Each month, during the Walter Reed Bethesda Women's Leadership Forum, female service members from all branches, enlisted and officers, gather to discuss topics impacting their lives and careers.
More than a dozen women joined the forum's chair, Chief Charlotte Gee, and co-chair, Chief Tamika Figgs, to discuss sexual violence at the group's meeting recently.
Gee explained why the focus of the October forum was important, saying some people don't know "the true meaning" of sexual assault. "They think only rape is considered sexual assault. It's more than just rape." Sexual assault is a range of criminal behaviors, the forum attendees learned.
According to the Centers for Disease Control and Prevention that reported the results of a 2010 national sexual violence survey, an average 24 people per minute are victims of rape, physical violence, or stalking by an intimate partner in the United States. Nearly 1 in 5 women have been raped in their lifetime while 1 in 71 men have been raped in their lifetime.
It's also possible for a woman to rape a man, according to Anton Altman, who serves both as a Sexual Assault Response Coordinator (SARC) and domestic abuse victim advocate at Naval Support Activity Bethesda (NSAB).
Altman led the discussion at the Oct. 24 Women's Leadership Forum.
Altman said men in the military are more likely to report being a victim of sexual assault than their civilian counterparts. He presented a video used to train police officers. Altman explained police officers and service members share similar pressures and experiences. The video helps show men how easily they can become victims of sexual violence, just as women can, and to empathize with all victims.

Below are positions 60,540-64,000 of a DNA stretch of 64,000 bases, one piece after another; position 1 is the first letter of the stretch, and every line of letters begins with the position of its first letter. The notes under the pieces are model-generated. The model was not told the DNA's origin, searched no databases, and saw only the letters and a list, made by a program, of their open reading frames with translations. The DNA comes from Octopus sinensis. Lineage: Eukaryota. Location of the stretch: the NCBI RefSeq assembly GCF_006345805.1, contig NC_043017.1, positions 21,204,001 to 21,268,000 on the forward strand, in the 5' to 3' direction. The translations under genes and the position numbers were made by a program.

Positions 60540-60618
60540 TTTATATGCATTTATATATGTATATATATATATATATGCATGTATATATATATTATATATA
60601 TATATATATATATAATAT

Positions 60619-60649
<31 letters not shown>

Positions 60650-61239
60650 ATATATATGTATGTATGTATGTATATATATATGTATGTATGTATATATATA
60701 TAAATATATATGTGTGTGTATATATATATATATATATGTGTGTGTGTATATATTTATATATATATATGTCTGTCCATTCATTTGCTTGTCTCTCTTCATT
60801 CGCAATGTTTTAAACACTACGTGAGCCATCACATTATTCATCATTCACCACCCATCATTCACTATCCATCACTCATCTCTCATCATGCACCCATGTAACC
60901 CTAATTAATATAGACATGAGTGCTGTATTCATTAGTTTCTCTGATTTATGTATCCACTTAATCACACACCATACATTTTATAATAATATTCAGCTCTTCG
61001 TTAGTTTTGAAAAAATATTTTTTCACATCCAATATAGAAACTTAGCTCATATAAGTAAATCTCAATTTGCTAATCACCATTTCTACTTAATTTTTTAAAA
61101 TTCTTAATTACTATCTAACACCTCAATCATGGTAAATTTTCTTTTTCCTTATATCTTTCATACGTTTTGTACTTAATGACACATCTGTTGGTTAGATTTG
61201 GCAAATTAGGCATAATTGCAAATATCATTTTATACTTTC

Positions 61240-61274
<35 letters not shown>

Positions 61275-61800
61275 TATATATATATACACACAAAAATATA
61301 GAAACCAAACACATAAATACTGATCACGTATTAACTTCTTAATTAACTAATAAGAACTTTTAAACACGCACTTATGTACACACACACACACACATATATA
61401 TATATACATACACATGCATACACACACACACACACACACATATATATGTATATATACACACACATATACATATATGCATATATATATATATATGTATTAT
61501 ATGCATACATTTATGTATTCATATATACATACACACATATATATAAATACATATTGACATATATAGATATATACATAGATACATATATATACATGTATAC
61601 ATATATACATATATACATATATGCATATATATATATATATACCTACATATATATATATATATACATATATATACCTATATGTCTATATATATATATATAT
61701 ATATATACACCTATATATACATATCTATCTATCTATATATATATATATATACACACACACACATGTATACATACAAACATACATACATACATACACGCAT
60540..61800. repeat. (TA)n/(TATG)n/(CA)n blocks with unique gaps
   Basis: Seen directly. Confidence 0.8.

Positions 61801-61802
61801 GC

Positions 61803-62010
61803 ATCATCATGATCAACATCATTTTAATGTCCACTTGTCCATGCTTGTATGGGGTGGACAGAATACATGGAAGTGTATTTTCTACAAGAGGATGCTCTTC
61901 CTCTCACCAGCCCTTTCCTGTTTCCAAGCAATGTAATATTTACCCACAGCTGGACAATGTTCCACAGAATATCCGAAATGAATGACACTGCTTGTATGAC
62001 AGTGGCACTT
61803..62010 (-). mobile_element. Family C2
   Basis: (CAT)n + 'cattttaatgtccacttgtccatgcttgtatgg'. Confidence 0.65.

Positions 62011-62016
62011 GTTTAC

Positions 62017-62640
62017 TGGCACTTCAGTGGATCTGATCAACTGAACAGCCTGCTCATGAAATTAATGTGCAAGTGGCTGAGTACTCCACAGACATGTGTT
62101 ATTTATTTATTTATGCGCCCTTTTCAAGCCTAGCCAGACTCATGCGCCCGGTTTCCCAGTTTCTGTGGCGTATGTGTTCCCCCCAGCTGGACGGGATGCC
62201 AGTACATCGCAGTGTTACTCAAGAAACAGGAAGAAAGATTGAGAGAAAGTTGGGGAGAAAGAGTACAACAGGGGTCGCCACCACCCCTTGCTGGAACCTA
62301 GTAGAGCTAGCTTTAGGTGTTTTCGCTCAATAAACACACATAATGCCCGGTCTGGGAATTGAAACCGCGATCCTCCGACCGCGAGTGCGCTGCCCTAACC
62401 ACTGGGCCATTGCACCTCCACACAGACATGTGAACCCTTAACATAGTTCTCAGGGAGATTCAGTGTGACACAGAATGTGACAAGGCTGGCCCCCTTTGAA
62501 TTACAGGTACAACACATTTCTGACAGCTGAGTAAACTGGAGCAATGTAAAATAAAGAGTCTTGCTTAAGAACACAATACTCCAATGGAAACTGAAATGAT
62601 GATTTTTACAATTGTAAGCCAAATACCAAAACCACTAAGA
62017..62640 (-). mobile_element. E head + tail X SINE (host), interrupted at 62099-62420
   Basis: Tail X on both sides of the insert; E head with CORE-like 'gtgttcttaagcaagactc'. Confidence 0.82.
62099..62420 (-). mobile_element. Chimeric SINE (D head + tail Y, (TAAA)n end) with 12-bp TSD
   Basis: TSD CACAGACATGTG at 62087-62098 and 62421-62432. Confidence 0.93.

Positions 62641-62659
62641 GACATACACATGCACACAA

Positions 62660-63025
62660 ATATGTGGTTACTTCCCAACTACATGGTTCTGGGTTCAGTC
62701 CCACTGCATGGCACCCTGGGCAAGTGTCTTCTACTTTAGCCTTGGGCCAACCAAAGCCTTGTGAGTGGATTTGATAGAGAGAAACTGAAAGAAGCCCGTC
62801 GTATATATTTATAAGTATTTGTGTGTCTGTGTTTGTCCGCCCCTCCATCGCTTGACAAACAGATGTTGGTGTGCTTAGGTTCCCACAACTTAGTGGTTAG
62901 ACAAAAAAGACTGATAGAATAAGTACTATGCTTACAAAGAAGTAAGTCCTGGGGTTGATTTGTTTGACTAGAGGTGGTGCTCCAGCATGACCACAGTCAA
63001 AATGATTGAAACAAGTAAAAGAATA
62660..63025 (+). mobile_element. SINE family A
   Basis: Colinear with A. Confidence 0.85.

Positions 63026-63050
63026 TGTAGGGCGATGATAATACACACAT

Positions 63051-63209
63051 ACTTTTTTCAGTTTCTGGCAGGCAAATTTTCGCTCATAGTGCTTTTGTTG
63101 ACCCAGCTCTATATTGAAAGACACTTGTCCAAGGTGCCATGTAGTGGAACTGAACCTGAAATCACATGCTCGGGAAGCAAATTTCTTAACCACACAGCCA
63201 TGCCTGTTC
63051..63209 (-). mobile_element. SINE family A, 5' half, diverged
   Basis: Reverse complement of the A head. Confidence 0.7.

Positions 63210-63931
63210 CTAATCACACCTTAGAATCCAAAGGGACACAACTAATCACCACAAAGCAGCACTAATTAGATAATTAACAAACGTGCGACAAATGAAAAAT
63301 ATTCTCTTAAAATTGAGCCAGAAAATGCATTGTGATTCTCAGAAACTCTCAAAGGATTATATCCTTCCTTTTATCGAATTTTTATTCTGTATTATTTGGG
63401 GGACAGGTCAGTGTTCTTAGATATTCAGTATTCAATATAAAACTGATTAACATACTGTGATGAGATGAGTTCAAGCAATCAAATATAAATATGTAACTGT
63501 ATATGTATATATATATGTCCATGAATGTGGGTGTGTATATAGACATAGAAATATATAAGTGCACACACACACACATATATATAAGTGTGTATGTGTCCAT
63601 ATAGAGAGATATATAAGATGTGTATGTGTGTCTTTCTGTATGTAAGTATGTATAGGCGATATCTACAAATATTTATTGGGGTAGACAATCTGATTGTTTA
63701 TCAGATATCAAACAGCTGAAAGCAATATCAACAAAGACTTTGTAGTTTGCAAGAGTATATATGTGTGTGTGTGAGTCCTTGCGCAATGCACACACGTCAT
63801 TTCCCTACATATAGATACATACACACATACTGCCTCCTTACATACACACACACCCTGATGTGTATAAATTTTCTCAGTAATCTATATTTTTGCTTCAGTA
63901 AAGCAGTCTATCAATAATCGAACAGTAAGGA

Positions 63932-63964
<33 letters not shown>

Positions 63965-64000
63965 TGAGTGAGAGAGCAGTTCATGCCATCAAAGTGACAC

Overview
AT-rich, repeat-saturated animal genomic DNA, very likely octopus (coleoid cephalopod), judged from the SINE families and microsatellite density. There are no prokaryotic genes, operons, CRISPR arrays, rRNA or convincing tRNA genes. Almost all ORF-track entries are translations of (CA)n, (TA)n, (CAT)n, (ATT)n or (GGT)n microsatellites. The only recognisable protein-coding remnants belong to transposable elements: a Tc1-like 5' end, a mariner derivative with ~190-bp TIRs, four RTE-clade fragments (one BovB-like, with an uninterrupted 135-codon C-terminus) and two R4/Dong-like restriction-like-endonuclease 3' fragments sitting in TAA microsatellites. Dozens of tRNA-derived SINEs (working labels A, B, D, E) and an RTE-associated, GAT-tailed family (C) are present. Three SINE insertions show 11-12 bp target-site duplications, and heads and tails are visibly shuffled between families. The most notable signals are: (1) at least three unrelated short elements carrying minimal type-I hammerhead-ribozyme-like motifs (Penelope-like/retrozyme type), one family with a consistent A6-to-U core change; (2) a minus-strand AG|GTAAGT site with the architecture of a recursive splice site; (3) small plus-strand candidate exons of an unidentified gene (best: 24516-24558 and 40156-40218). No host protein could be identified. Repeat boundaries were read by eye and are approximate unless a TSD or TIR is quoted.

"It's important to be sensitive to these issues, important to treat people the way you want to be treated," Altman said.
Confidentiality is crucial, as well as ensuring the victim the right to determine whether or not they want to report the crime, so it's important for the persons they tell to know what to do, Altman said. They should call one of two numbers: 301-442-8225, the 24-7 Sexual Assault Prevention and Response (SAPR) hotline number, or 877-995-5247, the DoD Safe Helpline, the global military sexual assault hotline.
"That's all they need to do, they don't need to do anything else," Altman said. "There's nothing else to remember: just call the number and we'll take care of the rest."
Leaders who take action before calling a SARC may make the matter an unrestricted report, which may jeopardize both the victim's privacy and choice whether to report the crime. An unrestricted report means Naval Criminal Investigative Service, Criminal Investigative Division, or others may get involved, and the victim is put on the spot whether they want to report the crime. A restricted report empowers the victim to make that decision.
"A lot of times in panic we do too much instead of pausing and calling the subject matter expert," Altman added. Gee said she knows individuals who were sexually assaulted at her previous command. "They didn't want to report it because of what people [may have thought] about them or their chain of command - they [were] just scared to report."
Both male and female service members and civilians can attend the next training class Jan. 21-25 to become a victim advocate at NSAB. Please contact Anton Altman or Kim Tobiere-Agnew at 301-319-4087 for more information on how to become a member of the SAPR team.
Female service members interested in attending the November Women's Leadership Forum can contact Chief Charlotte Gee at 301-295-5161 or charlotte.l.gee.m ilhealth.mil.